-Nearly unlimited platform support.  What I tell people is we support everything but the mainframe (z-series).

    -Hardware agnostic.

    -API capability.  I am not sure of Kaseya's capabilities, but you can send API calls to every component of Asigra and have it perform actions (start backup, retrieve logs, etc.)    The value here really depends on the size of deployment.  

    -Licensing.  Very flexible licensing.  You can leverage the infrastructure of an existing partner to reduce costs or bring it in-house.

    Cons:

    -Event management is very verbose.  It will flag any hiccup as an error.  There are ways to "tune" your event management to deal with this.  It's both a blessing and curse.

    -Agentless.  Funny this is a con and it's a stretch but with agentless, the software is dependent upon the vendor's API to get things right.  An easy example is Asigra utilizes Microsoft's VSS technology to back up locked files.  If there is a bug in Microsoft's VSS code, the bug affects the backup.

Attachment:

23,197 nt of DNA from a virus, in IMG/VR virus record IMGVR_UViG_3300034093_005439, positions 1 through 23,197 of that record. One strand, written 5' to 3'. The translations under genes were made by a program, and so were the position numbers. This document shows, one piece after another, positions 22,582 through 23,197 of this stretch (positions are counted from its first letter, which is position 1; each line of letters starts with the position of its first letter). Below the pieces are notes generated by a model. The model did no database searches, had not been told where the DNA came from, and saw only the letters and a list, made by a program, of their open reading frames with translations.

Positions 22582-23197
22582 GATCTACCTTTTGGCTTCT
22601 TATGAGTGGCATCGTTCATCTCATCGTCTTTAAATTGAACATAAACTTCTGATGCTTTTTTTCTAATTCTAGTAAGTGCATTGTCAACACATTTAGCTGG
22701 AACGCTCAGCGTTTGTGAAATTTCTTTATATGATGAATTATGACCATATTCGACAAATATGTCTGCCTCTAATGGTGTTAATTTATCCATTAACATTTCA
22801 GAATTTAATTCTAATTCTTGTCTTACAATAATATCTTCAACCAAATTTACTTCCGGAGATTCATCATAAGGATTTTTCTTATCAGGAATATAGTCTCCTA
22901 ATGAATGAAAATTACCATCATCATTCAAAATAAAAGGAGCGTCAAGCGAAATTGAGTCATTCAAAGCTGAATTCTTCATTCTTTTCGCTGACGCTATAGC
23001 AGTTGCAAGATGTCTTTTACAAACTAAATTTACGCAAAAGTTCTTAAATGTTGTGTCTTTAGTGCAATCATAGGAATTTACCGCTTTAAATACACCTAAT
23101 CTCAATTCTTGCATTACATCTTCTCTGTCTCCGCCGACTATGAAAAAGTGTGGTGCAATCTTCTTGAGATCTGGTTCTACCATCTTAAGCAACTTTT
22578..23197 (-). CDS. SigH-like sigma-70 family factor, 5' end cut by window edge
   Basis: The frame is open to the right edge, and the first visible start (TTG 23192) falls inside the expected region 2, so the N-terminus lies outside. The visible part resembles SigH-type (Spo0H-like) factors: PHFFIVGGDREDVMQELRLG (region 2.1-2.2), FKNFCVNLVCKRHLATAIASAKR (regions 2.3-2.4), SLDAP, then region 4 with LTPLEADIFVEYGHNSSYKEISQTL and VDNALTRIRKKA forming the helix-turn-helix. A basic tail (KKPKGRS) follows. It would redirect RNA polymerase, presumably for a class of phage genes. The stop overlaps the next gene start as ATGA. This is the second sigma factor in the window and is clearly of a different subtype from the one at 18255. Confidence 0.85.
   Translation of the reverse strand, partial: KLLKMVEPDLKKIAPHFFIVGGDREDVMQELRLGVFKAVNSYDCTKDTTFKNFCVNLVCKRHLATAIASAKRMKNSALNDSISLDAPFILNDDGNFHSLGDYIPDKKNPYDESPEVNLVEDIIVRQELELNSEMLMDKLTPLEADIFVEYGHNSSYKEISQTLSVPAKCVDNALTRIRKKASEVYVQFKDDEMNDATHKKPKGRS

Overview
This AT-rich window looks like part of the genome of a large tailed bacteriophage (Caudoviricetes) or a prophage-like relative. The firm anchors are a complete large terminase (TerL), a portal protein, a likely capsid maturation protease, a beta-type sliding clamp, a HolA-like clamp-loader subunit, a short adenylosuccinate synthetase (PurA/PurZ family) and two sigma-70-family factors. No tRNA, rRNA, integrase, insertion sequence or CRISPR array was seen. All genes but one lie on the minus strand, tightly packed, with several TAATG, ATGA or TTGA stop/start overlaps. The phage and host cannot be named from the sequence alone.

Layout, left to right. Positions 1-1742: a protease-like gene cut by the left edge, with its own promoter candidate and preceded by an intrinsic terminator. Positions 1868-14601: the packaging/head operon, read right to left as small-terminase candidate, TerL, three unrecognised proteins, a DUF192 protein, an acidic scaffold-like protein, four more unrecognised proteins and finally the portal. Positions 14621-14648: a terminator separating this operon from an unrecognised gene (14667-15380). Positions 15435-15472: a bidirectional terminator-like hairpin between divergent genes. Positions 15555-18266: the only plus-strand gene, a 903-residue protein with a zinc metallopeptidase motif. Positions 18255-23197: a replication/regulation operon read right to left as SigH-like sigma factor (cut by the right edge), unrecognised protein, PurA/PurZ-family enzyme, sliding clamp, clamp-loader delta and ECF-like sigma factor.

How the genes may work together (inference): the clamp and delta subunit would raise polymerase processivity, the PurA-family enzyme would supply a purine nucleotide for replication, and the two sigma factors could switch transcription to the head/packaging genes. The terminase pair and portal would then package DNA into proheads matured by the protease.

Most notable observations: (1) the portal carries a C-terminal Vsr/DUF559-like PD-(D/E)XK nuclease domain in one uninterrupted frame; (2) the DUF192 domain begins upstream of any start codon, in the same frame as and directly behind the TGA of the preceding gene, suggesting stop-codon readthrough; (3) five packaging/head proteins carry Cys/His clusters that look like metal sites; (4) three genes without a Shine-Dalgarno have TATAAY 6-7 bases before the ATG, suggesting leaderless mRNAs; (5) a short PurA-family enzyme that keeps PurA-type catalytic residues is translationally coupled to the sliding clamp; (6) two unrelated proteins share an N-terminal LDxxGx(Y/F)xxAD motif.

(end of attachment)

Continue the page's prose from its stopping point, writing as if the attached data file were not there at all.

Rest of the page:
Graham mentioned image-based backup.  One thing that is very powerful with Asigra is the ability to do snapshot-level backup of virtualized systems.  It does block level backup of an entire snapshot.

    I hope this helps.

  • Terry,

    Is the API feature available at no charge or is that an additional fee/feature that one much activate?

  • Good question.  From a service provider there should be no additional charges.

  • Thanks for the info Terry. One last question, do you know what DS-Client stands for? I know that it is the Data collector. But what the heck does "DS" mean?

  • Data Storage

    The product has the ability to be branded by service providers so I assume they kept in generic for that reason.

  • Does it do exchange backups/sql backups/system state backups?

    Also, how many clients (either by customer, servers, or terabytes of storage) can be supported by one central server? Can you cluster more than one server into a "farm" and manage it from one console?

  • The list of support is very large.    

    Exchange: store and brick level

    SQL: VSS, native, differential, incremental, transaction log truncating

    System State: yes.  Asigra has a BMR (bare metal restore) concept where you back up the entire OS drive, system state, and services database to enable point in time recovery of an entire machine to dissimilar hardware.